Every September organizations and local governments across the country observe National Preparedness Month to raise awareness about the importance of preparing for disasters and emergencies that could happen at any time. This year, the nationwide theme “Take Control in 1, 2, 3” focuses on preparing older adults for disasters, specifically older adults from communities that are disproportionally impacted by hazardous events.
To learn more about DCHS’ work to prepare older adults for emergencies in King County, Taylor Gaston, the Veterans, Seniors and Human Services Levy Community Liaison, sat down with Esther Lee, who serves as a Policy and Community Engagement Project/Program Manager with the Older Adults and Healthy Aging (OAHA) Unit within the Department of Community and Human Services (DCHS) Adult Services Division.
Esther, can you tell me about your experience with emergency preparedness as it relates to Older Adults?
Outside of writing a capstone paper on federal emergency management contractors in graduate school, it had only been an area of fascination based on personal experiences with learning the value of being prepared for anything. I grew up in an intergenerational immigrant community that was just trying to make ends meet, so the concept of emergency preparedness felt far away until the unexpected happened in 2001 during the Nisqually earthquake. Luckily, my family was not severely impacted, but I remember it left my family feeling helpless and uninformed.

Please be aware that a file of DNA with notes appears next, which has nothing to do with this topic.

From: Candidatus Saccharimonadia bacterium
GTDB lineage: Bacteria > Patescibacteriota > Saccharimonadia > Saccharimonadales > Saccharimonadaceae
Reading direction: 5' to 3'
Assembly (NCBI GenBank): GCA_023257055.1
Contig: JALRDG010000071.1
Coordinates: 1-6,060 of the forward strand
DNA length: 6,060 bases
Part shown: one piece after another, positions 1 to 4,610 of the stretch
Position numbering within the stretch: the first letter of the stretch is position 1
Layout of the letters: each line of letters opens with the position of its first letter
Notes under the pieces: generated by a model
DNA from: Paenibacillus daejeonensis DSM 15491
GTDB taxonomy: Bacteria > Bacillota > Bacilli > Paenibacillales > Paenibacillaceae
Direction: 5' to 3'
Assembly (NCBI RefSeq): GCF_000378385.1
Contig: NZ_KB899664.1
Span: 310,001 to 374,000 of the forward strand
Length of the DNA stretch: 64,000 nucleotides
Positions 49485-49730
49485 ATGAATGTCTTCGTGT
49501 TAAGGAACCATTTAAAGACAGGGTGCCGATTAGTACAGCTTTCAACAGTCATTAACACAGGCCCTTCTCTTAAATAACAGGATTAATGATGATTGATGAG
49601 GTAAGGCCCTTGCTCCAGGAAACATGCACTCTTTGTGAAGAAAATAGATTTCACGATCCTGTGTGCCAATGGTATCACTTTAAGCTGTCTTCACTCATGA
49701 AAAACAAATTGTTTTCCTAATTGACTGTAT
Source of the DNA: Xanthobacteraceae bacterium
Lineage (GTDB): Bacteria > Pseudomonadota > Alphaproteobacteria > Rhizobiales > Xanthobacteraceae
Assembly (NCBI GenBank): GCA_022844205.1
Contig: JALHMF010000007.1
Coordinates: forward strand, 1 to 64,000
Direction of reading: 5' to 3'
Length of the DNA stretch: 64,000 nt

It wasn’t until I joined King County that I would find myself in this unique intersection of emergency preparedness for older adults.
Tell us more, how did you start working in emergency preparedness at King County?
A strong catalyst for my involvement in emergency preparedness was, of course, Covid-19 and how it disproportionately impacted and continues to impact older adults. There was a growing need for government agencies to mobilize and respond to emergencies impacting older adults, specifically, outside of the pandemic. Last year, I worked with the Seattle-King County Area Agency on Aging to organize an Aging Service Provider-specific Emergency Preparedness Forum with our partners at both King County and City of Seattle Offices of Emergency Management (Special shout out to my workgroup teammates, Mary Pat O’Leary and Dinah Stephens at the City of Seattle Aging and Disability Services!). The forum sparked a lot of interest in “preparedness” because of everyone’s recent experience with the pandemic. Shortly after the forum we received the John A. Hartford Foundation’s Age Friendly Public Health Systems grant via the Washington State Department of Health (DOH) that allowed us to continue the momentum on emergency preparedness.
Why are isolated older adults and older adults with chronic diseases more vulnerable during emergency situations?